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Endelienta Make Club - Nature's Palette

Endelienta Make Club – Nature’s Palette

Tuesday 17th August 2021 10am-12pm



We are pleased to welcome Sarah Hercod from South Cornwall Sketch club to lead this session on Nature’s Palette. Explore pigment by extracting colour from soil, stones. Leaves, grasses, petals and maybe even some fruit or berries. Discover how to mix a wide range of colours from a very limited paint palette. Create your own masterpiece! 

Unless it is raining or very windy we will hold this Make Club outside but there will be access to the Hall for toilets and hand washing. 
There is hand sanitiser upon entry and extra cleaning routines in the hall. 

Face coverings will need to be worn by adults within the building.
We will be working behind the Parish Hall next to the church.

If you would like to bring snacks and a flask/drinks we can have a break.


 

Barb Jungr: Forgetful Heart

Our Eden Project Session this year is a serious treat for lovers of jazz or simply great singing. ‘One of the world’s greatest cabaret singers’ (Time Out), entrancing jazz artist Barb Jungr brings her unique interpretive skills to a collection of songs by two of her favourite songwriters, Bob Dylan and Jacques Brel, alongside some of her own gorgeous compositions.  This is stellar cabaret showcasing an artiste at the top of her game, which sees Barb Jungr present these  familiar tracks with a heartfelt originality, charm and elegance.
Awarded five stars by Culture Fix, a consummate performer and an artist at the top of her game, Barb’s classy, inventive, dramatic, and sometimes funny performances draw you in, revealing new emotional depths and dramatic narratives within familiar songs.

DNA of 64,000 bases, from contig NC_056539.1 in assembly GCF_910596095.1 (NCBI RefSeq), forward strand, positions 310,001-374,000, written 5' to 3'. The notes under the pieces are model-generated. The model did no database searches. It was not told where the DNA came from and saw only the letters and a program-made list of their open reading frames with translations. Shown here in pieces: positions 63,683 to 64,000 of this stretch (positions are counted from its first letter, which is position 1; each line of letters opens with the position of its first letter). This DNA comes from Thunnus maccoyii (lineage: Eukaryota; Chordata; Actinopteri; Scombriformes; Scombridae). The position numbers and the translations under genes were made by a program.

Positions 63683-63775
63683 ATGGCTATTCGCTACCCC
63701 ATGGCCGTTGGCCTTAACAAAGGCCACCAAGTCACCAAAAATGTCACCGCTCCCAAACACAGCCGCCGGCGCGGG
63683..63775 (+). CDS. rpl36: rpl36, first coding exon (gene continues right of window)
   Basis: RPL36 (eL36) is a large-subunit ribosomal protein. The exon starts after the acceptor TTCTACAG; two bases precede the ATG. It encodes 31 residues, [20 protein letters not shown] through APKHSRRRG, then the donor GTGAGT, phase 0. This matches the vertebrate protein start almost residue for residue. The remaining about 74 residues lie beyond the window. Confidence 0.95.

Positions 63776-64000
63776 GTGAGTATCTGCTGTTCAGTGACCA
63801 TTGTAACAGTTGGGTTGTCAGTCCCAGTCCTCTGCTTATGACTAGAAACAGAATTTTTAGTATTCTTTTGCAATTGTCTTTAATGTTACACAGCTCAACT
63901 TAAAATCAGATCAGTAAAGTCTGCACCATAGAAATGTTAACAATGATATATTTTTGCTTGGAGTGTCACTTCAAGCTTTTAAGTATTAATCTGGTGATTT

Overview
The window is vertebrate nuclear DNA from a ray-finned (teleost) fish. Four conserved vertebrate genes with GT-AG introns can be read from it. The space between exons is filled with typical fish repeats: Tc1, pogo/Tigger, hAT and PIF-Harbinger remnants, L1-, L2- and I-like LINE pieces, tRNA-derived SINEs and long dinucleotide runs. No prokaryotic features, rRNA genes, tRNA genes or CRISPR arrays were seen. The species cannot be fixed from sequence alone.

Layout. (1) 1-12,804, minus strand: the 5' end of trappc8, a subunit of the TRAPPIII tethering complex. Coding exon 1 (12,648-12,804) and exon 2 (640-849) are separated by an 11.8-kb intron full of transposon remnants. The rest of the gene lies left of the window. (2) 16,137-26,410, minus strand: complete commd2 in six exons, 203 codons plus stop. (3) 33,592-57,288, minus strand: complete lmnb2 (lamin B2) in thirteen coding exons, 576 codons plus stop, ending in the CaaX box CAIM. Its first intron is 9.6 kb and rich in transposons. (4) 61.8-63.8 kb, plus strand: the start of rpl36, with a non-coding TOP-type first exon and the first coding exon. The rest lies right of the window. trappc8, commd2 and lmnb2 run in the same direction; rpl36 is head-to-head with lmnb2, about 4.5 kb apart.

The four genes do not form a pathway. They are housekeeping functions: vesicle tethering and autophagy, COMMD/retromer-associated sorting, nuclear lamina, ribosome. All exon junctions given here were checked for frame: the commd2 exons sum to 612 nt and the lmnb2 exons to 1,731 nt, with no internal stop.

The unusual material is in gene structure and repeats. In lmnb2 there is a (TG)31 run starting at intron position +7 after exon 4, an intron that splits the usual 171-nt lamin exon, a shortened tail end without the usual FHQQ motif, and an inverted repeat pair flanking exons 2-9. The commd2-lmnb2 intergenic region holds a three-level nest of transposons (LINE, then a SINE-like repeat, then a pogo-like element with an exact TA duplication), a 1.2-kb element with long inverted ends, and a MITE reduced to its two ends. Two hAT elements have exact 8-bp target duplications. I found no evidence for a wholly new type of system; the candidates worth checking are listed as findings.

Cream of Cornish

We’ve four wildly contrasting readings from local authors this year. Rosanne Hodin introduces her comic memoir Growing Goats and Girls, about raising a young family on a Cornish smallholding. Charles Fox reads from On the Brink, his fascinating history of eight generations of his family’s Falmouth shipping business. Tom Vowler, who wowed us with a short story three years ago, returns to read from his new literary thriller, Every Seventh Wave. Finally, we have Kate Werran, whose Mutiny in the Duchy sheds light on the hushed-up race battle between American GIs stationed in Launceston during WW2.
 

Workshop: Emma Bache on Graphology

Handwriting is as unique as a fingerprint and the fine motor co-ordination behind it reveals many hidden personality traits and nuances of character not evident in either a social or professional environment. Join the UK’s leading handwriting expert, Emma Bache, for a fun and interactive workshop during which you will learn the basics of handwriting analysis. Your new-found skills will then be put to the test by analysing a sample of handwriting to reveal the hidden characteristics within.  You will come away with some graphological knowledge and a little insight into your own or partner's personality and motivations.  There will be lots of time for questions.  New skills and fun are both guaranteed as Emma brings her thirty years of experience as well as her unique sense of humour and lightness of touch to what will be a hugely entertaining morning.
 

Louise Doughty

Louise Doughty is the author of five radio plays and nine novels, including the phenomenon that was Apple Tree Yard. Its television adaptation was viewed by seven million per episode and one anticipates the same is in store for her latest. Platform Seven is every bit as gripping. It starts as a whodunnit confined to the reaches of Peterborough Station and what the ghost of a recent suicide can see and hear, but then expands to become a thriller about coercive control, gaslighting and a touching meditation on mortality.  Was it a suicide after all, or a kind of murder?  Louise will be in conversation with her old friend the novelist, Patrick Gale
 

Amanda Craig

One of England’s foremost novelists, Amanda Craig joins the artistic director of the new Falmouth Book Festival, Colin Midson to talk about her latest work. The Golden Rule was not only picked as a book of the year 2020 in the Financial Times, The Sunday Times, the Daily Mail and The Observer but was also longlisted for the Woman’s Prize. A follow-up to Craig’s hugely popular The Lie of the Land, it’s a proper Cornish, female inversion of the plot of Strangers on a Train.
 

Workshop: Genre-Busting with Cathy Galvin and Mary J Oliver